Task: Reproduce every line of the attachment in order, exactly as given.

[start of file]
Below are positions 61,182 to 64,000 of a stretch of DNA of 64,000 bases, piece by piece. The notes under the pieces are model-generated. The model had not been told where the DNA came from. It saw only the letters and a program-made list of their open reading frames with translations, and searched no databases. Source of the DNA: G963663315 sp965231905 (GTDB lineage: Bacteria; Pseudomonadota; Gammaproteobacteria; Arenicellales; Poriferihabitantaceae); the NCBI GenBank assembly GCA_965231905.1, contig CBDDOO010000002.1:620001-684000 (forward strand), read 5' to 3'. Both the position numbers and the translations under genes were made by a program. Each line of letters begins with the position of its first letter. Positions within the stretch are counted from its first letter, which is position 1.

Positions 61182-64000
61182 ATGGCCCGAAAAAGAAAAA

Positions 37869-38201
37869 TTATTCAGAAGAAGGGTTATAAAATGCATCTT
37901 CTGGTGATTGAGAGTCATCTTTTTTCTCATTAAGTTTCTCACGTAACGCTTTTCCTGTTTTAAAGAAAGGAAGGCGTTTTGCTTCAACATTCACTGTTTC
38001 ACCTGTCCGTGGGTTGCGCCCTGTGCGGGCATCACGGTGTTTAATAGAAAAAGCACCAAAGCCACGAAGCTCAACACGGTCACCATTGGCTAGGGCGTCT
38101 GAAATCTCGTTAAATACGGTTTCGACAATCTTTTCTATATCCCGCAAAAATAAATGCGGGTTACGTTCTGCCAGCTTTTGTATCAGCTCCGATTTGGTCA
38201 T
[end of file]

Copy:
Below are positions 61,182 to 64,000 of a stretch of DNA of 64,000 bases, piece by piece. The notes under the pieces are model-generated. The model had not been told where the DNA came from. It saw only the letters and a program-made list of their open reading frames with translations, and searched no databases. Source of the DNA: G963663315 sp965231905 (GTDB lineage: Bacteria; Pseudomonadota; Gammaproteobacteria; Arenicellales; Poriferihabitantaceae); the NCBI GenBank assembly GCA_965231905.1, contig CBDDOO010000002.1:620001-684000 (forward strand), read 5' to 3'. Both the position numbers and the translations under genes were made by a program. Each line of letters begins with the position of its first letter. Positions within the stretch are counted from its first letter, which is position 1.

Positions 61182-64000
61182 ATGGCCCGAAAAAGAAAAA

Positions 37869-38201
37869 TTATTCAGAAGAAGGGTTATAAAATGCATCTT
37901 CTGGTGATTGAGAGTCATCTTTTTTCTCATTAAGTTTCTCACGTAACGCTTTTCCTGTTTTAAAGAAAGGAAGGCGTTTTGCTTCAACATTCACTGTTTC
38001 ACCTGTCCGTGGGTTGCGCCCTGTGCGGGCATCACGGTGTTTAATAGAAAAAGCACCAAAGCCACGAAGCTCAACACGGTCACCATTGGCTAGGGCGTCT
38101 GAAATCTCGTTAAATACGGTTTCGACAATCTTTTCTATATCCCGCAAAAATAAATGCGGGTTACGTTCTGCCAGCTTTTGTATCAGCTCCGATTTGGTCA
38201 T